Cyclosporine induces epileptiform activity in an in vitro seizure model

Michael Wong, Kelvin A. Yamada

Research output: Contribution to journalArticlepeer-review

26 Scopus citations


Purpose: Cyclosporine (CSA) toxicity represents a common cause of seizures in transplant patients, but the specific mechanisms by which CSA induces seizures are unknown. Although CSA may promote seizure activity by various metabolic, toxic, vascular, or structural mechanisms, CSA also has been hypothesized to modulate neuronal excitability directly. The objective of this study was to determine if CSA exerts direct epileptogenic actions on neurons in an in vitro seizure model. Methods: Combined hippocampal- entorhinal cortex slices from juvenile rats were exposed directly to artificial cerebrospinal fluid (ACSF) containing either (a) 1.0 mM magnesium sulfate (control), (b) 1.0 mM sodium sulfate (low-magnesium), or (c) 1.0 mM magnesium sulfate + CSA (1,000-10,000 ng/ml). Spontaneous and evoked extracellular field potentials were recorded simultaneously from the dentate gyrus (DG) and CA3 hippocampal regions. Evoked synaptic responses were elicited by stimulation of the entorhinal cortex/perforant pathway. Results: CSA elicited spontaneous or stimulation-induced epileptiform activity in the DG or CA3 region of ~40% of slices, consisting of brief repetitive 'interictal' discharges or prolonged stereotypical 'ictal' discharges. Mean latency to epileptiform activity was ~100 min after onset of CSA application. The interictal discharges were inhibited by the non-NMDA antagonist, NBQX. Similar epileptiform activity was observed in low-magnesium ACSF without CSA. In control ACSF alone, epileptiform activity was not seen, except for rare spontaneous potentials in the DG. Conclusions: Direct effects of CSA on neuronal excitability and synaptic transmission may contribute to seizures seen in clinical CSA neurotoxicity.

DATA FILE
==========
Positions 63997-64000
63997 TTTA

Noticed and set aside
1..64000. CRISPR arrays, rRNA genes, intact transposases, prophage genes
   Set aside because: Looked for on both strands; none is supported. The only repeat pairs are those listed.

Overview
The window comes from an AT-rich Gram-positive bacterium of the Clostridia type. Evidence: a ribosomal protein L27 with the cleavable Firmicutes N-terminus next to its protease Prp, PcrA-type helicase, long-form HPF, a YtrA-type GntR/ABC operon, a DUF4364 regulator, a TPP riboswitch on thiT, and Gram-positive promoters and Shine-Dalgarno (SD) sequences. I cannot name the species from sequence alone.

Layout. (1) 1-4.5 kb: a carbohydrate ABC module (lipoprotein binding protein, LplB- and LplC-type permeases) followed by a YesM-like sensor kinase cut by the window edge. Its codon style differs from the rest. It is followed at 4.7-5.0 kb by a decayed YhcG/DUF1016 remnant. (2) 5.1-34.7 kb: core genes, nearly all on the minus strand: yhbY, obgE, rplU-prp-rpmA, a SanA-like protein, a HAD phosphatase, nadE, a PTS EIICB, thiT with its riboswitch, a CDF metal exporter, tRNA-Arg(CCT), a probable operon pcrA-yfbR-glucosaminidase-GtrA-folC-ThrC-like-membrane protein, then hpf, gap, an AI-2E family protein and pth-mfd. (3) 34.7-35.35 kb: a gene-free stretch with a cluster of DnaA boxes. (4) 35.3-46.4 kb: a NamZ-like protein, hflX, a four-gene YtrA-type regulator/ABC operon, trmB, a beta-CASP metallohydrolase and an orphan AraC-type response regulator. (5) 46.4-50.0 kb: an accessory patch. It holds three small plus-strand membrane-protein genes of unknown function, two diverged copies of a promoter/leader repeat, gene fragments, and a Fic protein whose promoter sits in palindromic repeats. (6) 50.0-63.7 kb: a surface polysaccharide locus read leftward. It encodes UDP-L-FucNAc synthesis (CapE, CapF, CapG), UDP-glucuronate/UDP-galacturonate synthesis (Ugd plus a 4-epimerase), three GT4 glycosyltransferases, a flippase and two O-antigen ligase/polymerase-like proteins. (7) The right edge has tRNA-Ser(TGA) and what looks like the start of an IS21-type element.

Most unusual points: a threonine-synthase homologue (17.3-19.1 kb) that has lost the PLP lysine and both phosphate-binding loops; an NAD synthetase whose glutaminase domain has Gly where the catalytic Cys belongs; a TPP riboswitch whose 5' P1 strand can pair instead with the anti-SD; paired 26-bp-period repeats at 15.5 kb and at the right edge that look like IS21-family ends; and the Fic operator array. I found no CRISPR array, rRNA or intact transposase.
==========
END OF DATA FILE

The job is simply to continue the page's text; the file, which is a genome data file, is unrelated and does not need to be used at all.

Original languageEnglish
Pages (from-to)271-276
Number of pages6
Issue number3
StatePublished - 2000


  • Brain slice
  • Electrophysiology
  • Epilepsy
  • Hippocampus
  • Neurotoxicity


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